This online holiday season is set to be bigger than ever, but will you have the inventory on-hand to meet demand?
Image source: Adobe Stock / Mavoimages.
There are many factors that determine a retailer’s success or failure during the holidays, but none more than having enough inventory on-hand to meet demand. Out-of-stock messaging continues to be higher than normal — according to the latest data from the Adobe Digital Economy Index, categories such as baby and toddler products are out-of-stock in e-commerce storefronts 3.2 times more than the average out-of-stock messaging.
While the uncertainty of the pandemic caused some retailers to take a cautious approach to inventory planning in 2020, the situation in 2021 is drastically different. Vaccinated populations, a workforce back at work, record savings and the euphoria of “back to normal” are set to drive frivolity and excess this holiday season. In fact, data from Adobe’s Digital Economy Index showed when the American Rescue Plan Act of 2021 became law on March 11, e-commerce activity saw a large spike with an extra $8B spent online from March 11 through the end of the month, representing roughly 2 percent of the overall $410 billion of direct stimulus that went to the US population during the pandemic.
With inventory planning for the holiday season now in full swing, many retailers are upping their bets and shrugging off any excess stock anxieties they may have had in 2020. But the global supply chain looms as a new and credible threat to holiday success.
A compounding set of factors continue to impact supply chains worldwide and are unlikely to ease until after this year’s holiday season. Ranging from shipping container shortages, port congestion, ever-changing COVID safety protocols and staff shortages and Brexit implications, these issues are all coming together to drive up shipping costs and adding significant delays and volatility to normal inventory lead time schedules.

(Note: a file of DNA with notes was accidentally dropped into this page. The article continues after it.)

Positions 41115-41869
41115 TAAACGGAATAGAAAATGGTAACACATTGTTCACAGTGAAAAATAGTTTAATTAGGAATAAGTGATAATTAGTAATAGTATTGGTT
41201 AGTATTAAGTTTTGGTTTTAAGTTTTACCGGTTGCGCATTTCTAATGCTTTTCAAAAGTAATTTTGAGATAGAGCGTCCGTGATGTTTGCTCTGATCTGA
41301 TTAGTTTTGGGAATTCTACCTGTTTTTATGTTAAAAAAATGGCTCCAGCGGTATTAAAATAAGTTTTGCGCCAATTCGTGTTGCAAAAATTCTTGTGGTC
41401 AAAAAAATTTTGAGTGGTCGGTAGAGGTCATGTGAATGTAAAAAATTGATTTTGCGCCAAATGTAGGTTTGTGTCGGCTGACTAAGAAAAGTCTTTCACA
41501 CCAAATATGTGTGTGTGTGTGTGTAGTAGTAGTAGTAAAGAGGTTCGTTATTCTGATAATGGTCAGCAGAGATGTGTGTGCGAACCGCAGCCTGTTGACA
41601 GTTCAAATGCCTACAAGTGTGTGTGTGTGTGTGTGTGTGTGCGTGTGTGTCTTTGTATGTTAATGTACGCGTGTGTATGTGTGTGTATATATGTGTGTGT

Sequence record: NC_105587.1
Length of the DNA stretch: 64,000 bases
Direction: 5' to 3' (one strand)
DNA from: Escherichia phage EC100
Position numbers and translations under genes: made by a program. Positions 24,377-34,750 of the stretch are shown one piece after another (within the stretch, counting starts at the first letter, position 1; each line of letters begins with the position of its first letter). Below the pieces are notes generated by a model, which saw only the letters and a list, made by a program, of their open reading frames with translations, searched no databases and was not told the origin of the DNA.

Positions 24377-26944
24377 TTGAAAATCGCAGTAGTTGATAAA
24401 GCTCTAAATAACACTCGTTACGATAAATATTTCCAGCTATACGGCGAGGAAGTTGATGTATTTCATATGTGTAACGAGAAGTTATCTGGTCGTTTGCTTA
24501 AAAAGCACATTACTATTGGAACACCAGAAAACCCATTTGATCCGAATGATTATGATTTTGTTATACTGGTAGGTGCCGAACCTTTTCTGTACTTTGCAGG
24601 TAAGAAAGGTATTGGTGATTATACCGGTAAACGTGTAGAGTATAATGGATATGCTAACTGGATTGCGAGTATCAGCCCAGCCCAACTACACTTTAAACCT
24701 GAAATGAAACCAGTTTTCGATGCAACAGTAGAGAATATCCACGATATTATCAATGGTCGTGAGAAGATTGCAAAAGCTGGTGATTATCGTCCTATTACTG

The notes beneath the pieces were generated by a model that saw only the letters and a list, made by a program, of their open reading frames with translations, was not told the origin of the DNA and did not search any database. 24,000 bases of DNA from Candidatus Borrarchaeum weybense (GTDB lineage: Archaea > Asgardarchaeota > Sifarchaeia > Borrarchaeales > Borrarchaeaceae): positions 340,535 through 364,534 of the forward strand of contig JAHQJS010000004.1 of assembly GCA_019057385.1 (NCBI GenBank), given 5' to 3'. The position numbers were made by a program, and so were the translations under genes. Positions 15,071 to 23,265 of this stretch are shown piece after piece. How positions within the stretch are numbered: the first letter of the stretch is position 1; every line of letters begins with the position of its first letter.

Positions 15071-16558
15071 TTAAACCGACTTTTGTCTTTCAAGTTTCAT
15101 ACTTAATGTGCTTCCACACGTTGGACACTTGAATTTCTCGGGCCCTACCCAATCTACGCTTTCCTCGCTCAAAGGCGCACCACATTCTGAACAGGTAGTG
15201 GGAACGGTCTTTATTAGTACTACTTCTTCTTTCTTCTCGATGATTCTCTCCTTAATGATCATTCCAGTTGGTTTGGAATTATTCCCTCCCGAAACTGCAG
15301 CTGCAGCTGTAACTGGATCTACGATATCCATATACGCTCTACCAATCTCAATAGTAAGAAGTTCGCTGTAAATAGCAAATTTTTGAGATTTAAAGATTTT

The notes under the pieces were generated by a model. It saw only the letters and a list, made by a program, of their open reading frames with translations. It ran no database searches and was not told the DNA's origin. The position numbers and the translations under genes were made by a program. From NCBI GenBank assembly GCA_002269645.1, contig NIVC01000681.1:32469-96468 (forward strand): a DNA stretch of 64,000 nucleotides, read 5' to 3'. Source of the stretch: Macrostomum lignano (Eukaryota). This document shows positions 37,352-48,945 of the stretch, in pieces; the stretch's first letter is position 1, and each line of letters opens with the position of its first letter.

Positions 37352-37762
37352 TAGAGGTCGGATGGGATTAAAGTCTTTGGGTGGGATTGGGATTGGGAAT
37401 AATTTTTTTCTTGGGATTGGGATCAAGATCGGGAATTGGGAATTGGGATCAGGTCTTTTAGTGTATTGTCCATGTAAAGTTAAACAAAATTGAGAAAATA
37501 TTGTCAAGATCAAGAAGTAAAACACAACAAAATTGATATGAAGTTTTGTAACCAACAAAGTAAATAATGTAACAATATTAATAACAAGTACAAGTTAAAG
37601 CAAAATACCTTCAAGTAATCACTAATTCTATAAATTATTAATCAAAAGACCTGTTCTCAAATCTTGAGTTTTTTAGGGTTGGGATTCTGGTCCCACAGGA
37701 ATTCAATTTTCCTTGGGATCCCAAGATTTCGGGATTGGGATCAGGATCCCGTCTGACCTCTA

The unfortunate truth is that global supply chains are extremely fragile. The fear of missing out on what is set to be a huge online holiday shopping season is forcing retailers to accelerate their inventory planning and pull forward their orders for the holidays. While large retailers with deep pockets can afford to do this, for many online businesses, July and August are low periods where free cash flow can be tight. With most suppliers demanding 30 percent payment upfront and the remainder on shipment, finding the funding to pull forward the biggest investment of the year is a major challenge.
So, what are your options?
1. Fully leverage the cash you have on hand to make the orders.
The downside is that it puts a big strain on your cashflow and limits your ability to make other important technology, marketing and headcount investments needed to make the holidays a success. A lack of available cash on hand may create a reality that you simply cannot commit to the orders your planning scenarios are forecasting.
2. Wait a few months before making your orders.
This is risky - because of the shipping times and supply chain threats, if you wait until September or later to order, it’s going to be too late, and you could end up in the worst possible situation of missing the demand and being left with excess inventory after the holiday peak.
3. Leverage short term funding to give you the capital you need.
Get the funding you need to buy the inventory your need for the holidays now. You can get peace of mind that all the stock you need is paid for and that it will be here in time for Black Friday.
Finance your holiday inventory with Adobe and Wayflyer
Getting access to funding is the single best way to get the inventory you need while keeping your cash flow healthy and now, Adobe has made getting financing for your holiday inventory easier via our partnership with Wayflyer to provide fast, revenue-based funding when you need it most.
Hundreds of eCommerce companies are using Wayflyer to make their inventory orders for Black Friday. If you would like to learn more about how you can do the same, get started here.